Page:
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Steven Hoelscher, Chair Burdine 437, Mailcode B7100, Austin, TX 78712 • 512-471-7277

Jennifer Kelly

Doctoral Student

Biography

M.A. Interdisciplinary Humanities and Social Thought. New York University
B.A. Feminist Studies and Literature, University of California, Santa Cruz

Interests

Israel/Palestine, transnational American studies, U.S. foreign policy in the Middle East, comparative colonial histories, critical race studies, feminist studies, queer criticism and theory, tourism studies, carceral studies, militarism

AMS 311S • American Empire

30660 • Spring 2013
Meets MWF 1000am-1100am BUR 228
show description

This course introduces students to American studies by centralizing the history of slavery, colonialism, and imperial state practice in the formation and expansion of the United States. It traces not only the history and legacies of these practices, but also the myriad ways in which disparate Americans have negotiated and resisted state-sponsored racism and imperialism. The course is chronological in that it travels from Puritan New England to the "War on Terror," but it is conceptually nonlinear in that we will ask questions about rupture and continuity throughout each of these historical and contemporary moments.

           

Requirements

Precis (5): 15%

Participation: 15%

Comparative book review (1 course text and 2 outside texts): 25%

Final Paper Proposal and Bibliography: 10%

Final Paper: 35%

 

Possible Texts

Selections from:

Lepore, The Name of War: King Philip's War and the Origins of American Identity

Stephanson, Manifest Destiny: American Expansion and the Empire of Right

Stauffer, The Black Hearts of Men: Radical Abolitionists and the Transformation of Race

Du Bois, Black Reconstruction

English, Unnatural Selections: Eugenics in American Modernism and the Harlem Renaissance

Lowe, Immigrant Acts: On Asian American Cultural Politics

Singh, Black is a Country: Race and the Unfinished Struggle for Democracy

Camacho, Migrant Imaginaries: Latino Cultural Politics in the U.S.-Mexico Borderlands

Gregory, The Colonial Present: Afghanistan, Palestine, Iraq

 

 Flag(s): Writing

 

AMS 311S • American Empire

30665 • Spring 2013
Meets MWF 1200pm-100pm BUR 228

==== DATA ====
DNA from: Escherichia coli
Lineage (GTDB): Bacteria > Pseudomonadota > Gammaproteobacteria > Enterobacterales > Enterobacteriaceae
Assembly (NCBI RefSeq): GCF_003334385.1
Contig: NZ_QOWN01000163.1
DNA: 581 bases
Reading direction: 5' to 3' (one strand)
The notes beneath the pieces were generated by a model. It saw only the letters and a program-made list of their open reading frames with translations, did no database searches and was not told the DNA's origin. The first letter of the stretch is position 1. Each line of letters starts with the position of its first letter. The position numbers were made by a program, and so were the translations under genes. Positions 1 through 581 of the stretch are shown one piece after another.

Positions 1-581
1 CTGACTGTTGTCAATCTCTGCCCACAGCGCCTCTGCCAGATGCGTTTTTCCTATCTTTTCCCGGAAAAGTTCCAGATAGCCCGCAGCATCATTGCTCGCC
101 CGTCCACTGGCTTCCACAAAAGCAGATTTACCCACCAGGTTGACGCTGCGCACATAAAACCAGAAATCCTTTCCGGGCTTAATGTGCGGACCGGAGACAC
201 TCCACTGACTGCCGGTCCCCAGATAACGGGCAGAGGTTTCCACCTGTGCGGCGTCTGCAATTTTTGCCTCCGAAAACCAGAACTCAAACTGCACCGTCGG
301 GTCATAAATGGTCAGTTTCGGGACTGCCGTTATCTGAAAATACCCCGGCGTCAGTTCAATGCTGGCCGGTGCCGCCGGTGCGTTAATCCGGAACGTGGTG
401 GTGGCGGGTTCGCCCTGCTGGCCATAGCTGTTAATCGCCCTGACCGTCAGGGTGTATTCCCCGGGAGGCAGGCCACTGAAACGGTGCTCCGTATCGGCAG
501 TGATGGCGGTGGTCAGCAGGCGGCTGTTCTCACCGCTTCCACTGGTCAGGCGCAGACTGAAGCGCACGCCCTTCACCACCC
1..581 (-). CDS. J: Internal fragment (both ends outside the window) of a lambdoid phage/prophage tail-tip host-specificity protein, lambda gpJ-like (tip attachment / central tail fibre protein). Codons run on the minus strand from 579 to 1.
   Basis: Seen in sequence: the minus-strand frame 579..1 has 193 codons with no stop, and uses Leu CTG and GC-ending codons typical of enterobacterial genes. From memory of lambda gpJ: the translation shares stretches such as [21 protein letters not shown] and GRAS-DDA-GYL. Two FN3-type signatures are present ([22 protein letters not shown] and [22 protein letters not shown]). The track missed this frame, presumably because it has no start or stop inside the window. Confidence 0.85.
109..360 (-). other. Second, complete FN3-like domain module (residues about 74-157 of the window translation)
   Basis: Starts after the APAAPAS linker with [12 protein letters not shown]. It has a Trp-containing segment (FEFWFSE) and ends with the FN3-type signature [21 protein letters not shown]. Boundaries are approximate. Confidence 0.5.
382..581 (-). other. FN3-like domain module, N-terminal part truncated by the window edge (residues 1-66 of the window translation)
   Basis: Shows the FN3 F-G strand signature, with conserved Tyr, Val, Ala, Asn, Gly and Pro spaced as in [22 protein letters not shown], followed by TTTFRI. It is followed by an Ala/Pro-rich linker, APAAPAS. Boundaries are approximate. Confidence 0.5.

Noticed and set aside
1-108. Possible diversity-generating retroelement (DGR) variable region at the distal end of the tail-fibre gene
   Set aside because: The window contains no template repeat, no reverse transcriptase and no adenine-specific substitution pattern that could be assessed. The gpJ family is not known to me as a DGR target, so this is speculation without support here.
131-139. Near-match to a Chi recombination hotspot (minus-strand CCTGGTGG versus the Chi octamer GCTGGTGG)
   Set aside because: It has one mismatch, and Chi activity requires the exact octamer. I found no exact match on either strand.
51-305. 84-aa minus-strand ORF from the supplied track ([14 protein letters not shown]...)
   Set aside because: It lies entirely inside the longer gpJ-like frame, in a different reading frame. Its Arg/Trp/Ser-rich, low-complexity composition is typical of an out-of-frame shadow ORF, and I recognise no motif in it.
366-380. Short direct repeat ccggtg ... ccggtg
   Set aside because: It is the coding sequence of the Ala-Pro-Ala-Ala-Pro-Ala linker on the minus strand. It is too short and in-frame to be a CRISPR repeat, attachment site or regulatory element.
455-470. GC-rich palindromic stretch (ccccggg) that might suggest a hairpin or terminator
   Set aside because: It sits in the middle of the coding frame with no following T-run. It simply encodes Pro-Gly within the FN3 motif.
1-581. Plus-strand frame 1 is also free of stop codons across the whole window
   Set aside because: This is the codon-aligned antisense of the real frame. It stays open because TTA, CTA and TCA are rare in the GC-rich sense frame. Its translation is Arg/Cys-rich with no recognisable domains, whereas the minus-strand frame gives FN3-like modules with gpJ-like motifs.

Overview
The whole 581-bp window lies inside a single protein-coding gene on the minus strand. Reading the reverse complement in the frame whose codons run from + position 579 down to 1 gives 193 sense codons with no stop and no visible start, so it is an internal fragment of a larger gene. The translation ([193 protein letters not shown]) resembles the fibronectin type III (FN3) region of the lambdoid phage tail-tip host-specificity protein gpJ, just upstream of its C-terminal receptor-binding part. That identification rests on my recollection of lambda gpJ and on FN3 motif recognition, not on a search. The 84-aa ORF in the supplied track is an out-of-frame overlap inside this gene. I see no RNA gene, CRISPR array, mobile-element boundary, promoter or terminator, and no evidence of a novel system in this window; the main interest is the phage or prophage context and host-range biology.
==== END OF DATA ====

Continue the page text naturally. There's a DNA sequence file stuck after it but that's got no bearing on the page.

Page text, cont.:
show description

This course introduces students to American studies by centralizing the history of slavery, colonialism, and imperial state practice in the formation and expansion of the United States. It traces not only the history and legacies of these practices, but also the myriad ways in which disparate Americans have negotiated and resisted state-sponsored racism and imperialism. The course is chronological in that it travels from Puritan New England to the "War on Terror," but it is conceptually nonlinear in that we will ask questions about rupture and continuity throughout each of these historical and contemporary moments.

           

Requirements

Precis (5): 15%

Participation: 15%

Comparative book review (1 course text and 2 outside texts): 25%

Final Paper Proposal and Bibliography: 10%

Final Paper: 35%

 

Possible Texts

Selections from:

Lepore, The Name of War: King Philip's War and the Origins of American Identity

Stephanson, Manifest Destiny: American Expansion and the Empire of Right

Stauffer, The Black Hearts of Men: Radical Abolitionists and the Transformation of Race

Du Bois, Black Reconstruction

English, Unnatural Selections: Eugenics in American Modernism and the Harlem Renaissance

Lowe, Immigrant Acts: On Asian American Cultural Politics

Singh, Black is a Country: Race and the Unfinished Struggle for Democracy

Camacho, Migrant Imaginaries: Latino Cultural Politics in the U.S.-Mexico Borderlands

Gregory, The Colonial Present: Afghanistan, Palestine, Iraq

 

 Flag(s): Writing

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